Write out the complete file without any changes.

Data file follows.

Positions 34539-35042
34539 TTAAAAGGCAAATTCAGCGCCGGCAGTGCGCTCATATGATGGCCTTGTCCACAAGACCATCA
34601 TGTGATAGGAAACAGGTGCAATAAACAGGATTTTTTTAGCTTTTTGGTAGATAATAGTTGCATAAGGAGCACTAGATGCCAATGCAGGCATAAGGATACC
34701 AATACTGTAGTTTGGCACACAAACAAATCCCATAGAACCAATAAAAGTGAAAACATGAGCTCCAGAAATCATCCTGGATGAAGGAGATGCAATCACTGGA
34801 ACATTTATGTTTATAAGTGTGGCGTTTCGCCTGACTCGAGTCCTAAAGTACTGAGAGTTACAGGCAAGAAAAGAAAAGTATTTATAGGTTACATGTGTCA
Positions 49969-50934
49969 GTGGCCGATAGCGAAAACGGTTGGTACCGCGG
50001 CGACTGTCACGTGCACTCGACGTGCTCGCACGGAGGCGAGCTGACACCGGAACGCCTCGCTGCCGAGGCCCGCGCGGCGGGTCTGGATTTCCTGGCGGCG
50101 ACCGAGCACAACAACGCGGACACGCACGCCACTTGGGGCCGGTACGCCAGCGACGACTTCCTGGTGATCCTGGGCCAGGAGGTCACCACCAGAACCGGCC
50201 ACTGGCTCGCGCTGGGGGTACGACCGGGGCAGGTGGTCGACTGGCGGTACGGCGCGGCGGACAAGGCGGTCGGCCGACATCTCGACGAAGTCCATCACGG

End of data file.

Positions 34539-35042
34539 TTAAAAGGCAAATTCAGCGCCGGCAGTGCGCTCATATGATGGCCTTGTCCACAAGACCATCA
34601 TGTGATAGGAAACAGGTGCAATAAACAGGATTTTTTTAGCTTTTTGGTAGATAATAGTTGCATAAGGAGCACTAGATGCCAATGCAGGCATAAGGATACC
34701 AATACTGTAGTTTGGCACACAAACAAATCCCATAGAACCAATAAAAGTGAAAACATGAGCTCCAGAAATCATCCTGGATGAAGGAGATGCAATCACTGGA
34801 ACATTTATGTTTATAAGTGTGGCGTTTCGCCTGACTCGAGTCCTAAAGTACTGAGAGTTACAGGCAAGAAAAGAAAAGTATTTATAGGTTACATGTGTCA
Positions 49969-50934
49969 GTGGCCGATAGCGAAAACGGTTGGTACCGCGG
50001 CGACTGTCACGTGCACTCGACGTGCTCGCACGGAGGCGAGCTGACACCGGAACGCCTCGCTGCCGAGGCCCGCGCGGCGGGTCTGGATTTCCTGGCGGCG
50101 ACCGAGCACAACAACGCGGACACGCACGCCACTTGGGGCCGGTACGCCAGCGACGACTTCCTGGTGATCCTGGGCCAGGAGGTCACCACCAGAACCGGCC
50201 ACTGGCTCGCGCTGGGGGTACGACCGGGGCAGGTGGTCGACTGGCGGTACGGCGCGGCGGACAAGGCGGTCGGCCGACATCTCGACGAAGTCCATCACGG